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(11,641 posts)
Sun Jul 3, 2016, 10:48 PM Jul 2016

Workers murdered for unionizing in 3rd world countries won't effect trade deals [View all]

Sure it's a great deal for corporations but how is that a good trade deal for actual people that must earn a living in these countries?

AFL-CIO's Trumka: USTR Told Us Murder Isn't A Violation Under U.S. Trade Deals

By Michael McAuliff - 04/22/2015 7:32 am EDT

WASHINGTON -- Defenders of the White House push for sweeping trade deals argue they include tough enforcement of labor standards. But a top union leader scoffed at such claims Tuesday, revealing that administration officials have said privately that they don’t consider even the killings of labor organizers to be violations of those pacts.

Richard Trumka, the president of the AFL-CIO, testified to that claim at a Senate Finance Committee hearing on legislation to grant President Barack Obama so-called fast-track authority to cut at least two new enormous trade agreements with Pacific Rim nations and the European Union. It appears to be the first time anyone has revealed such a stance on the part of a U.S. government that has been touting its efforts to improve wages and working conditions among its trading partners, relying in part on trade agreements.

But Trumka charged that the labor standards included in those trade deals are poorly enforced, and that before he would back the White House’s push for the Trans-Pacific Partnership or the Transatlantic Trade and Investment Partnership, he wanted to see tougher labor provisions that could be enforced.

"When you say, ‘Oh these are some standards, they’re better than no standards,’ we were told by by the {United States Trade Representative} general counsel that murdering a trade unionist doesn’t violate these standards, that perpetuating violence against a trade unionist doesn’t violate these agreements,” Trumka said, directing his remarks to Sen. Mark Warner (D-Va.), who backs the deals

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American corporations do business as usual under CAFTA while union leaders and workers are slaughtered in those countries. There are no penalties. Trade does not stop. Case in point Guatemala:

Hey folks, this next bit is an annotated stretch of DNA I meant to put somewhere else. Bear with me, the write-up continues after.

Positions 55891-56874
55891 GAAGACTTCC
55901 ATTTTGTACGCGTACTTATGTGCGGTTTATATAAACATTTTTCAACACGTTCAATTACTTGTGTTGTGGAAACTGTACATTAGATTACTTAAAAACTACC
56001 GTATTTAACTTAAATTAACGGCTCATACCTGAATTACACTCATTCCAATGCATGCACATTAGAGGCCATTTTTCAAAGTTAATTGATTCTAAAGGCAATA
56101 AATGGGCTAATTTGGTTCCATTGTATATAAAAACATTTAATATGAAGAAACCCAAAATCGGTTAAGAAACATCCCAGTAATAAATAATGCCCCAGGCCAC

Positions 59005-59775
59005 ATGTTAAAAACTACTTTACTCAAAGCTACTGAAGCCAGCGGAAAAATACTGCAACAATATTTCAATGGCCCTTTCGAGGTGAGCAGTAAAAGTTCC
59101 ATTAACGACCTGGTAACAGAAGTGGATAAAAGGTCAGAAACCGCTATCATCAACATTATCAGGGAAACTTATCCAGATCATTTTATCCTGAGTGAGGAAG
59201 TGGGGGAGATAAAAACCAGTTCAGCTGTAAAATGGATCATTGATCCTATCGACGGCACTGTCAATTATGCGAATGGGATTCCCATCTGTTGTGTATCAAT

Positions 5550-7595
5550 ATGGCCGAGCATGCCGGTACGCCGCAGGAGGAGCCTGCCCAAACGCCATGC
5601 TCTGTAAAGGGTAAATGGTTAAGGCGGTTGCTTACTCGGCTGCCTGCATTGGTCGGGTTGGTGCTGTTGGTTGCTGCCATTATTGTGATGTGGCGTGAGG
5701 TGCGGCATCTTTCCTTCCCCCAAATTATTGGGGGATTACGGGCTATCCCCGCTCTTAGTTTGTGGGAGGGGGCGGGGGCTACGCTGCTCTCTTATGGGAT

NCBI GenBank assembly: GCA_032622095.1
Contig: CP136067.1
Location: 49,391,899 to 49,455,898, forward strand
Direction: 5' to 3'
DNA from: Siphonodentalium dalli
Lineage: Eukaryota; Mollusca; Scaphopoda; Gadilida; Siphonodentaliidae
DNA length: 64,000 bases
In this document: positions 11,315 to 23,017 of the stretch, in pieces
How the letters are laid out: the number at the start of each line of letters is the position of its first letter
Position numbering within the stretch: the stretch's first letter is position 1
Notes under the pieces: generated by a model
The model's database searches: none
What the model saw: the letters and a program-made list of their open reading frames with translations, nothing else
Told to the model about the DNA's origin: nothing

Guatemala: 68 Union Leaders Murdered before a Single Arrest

On Saturday, Guatemala’s Ministry of Justice announced the capture of three individuals responsible for the murder of trade unionist Carlos Hernández. Hernández was secretary of culture on the executive committee of the National Union of Health Workers, and one of many in the long list of trade unionists murdered each year in Guatemala.+


Since 2007, a total of 68 trade union leaders and representatives have been murdered, and a high number of attempted murders, kidnappings, break-ins, and death threats have been reported, along with torture. Yet, before the capture of these three individuals, not one culprit had been brought to justice.+

The many years of unaccounted murders have “created a culture of fear and violence where the exercise of trade union rights becomes impossible,” according to the International Trade Union Confederation (ITUC).+


International organizations such as Amnesty International and Going to Work have on several occasions denounced the abuses against Guatemalan unionists and the state’s negligence on the matter. Banana trade unions have been the most heavily affected industry as a result of the escalated violence, according to Going to Work. Large-scale anti-union plantations of the South Pacific coast — now responsible for over 80 percent of exports — remain a place where local banana workers cannot organize. If they do, just as they tried back in 2008, they face harassment, threats, and potentially death...



AFL-CIO, Guatemalan Trade Unions Call for Reinstitution of Arbitral Panel After Flawed “Enforcement Plan” Failed to Protect Basic Workers’ Rights